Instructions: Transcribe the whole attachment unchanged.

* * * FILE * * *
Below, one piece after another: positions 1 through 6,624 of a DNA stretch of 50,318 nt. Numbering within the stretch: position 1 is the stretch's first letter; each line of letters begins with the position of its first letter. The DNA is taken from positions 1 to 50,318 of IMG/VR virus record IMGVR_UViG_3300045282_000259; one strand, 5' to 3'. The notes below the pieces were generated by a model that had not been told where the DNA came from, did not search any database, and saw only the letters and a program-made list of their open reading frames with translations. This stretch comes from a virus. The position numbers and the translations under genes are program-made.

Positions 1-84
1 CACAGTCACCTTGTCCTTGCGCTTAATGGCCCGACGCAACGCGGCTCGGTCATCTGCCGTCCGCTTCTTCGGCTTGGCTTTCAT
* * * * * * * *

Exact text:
Below, one piece after another: positions 1 through 6,624 of a DNA stretch of 50,318 nt. Numbering within the stretch: position 1 is the stretch's first letter; each line of letters begins with the position of its first letter. The DNA is taken from positions 1 to 50,318 of IMG/VR virus record IMGVR_UViG_3300045282_000259; one strand, 5' to 3'. The notes below the pieces were generated by a model that had not been told where the DNA came from, did not search any database, and saw only the letters and a program-made list of their open reading frames with translations. This stretch comes from a virus. The position numbers and the translations under genes are program-made.

Positions 1-84
1 CACAGTCACCTTGTCCTTGCGCTTAATGGCCCGACGCAACGCGGCTCGGTCATCTGCCGTCCGCTTCTTCGGCTTGGCTTTCAT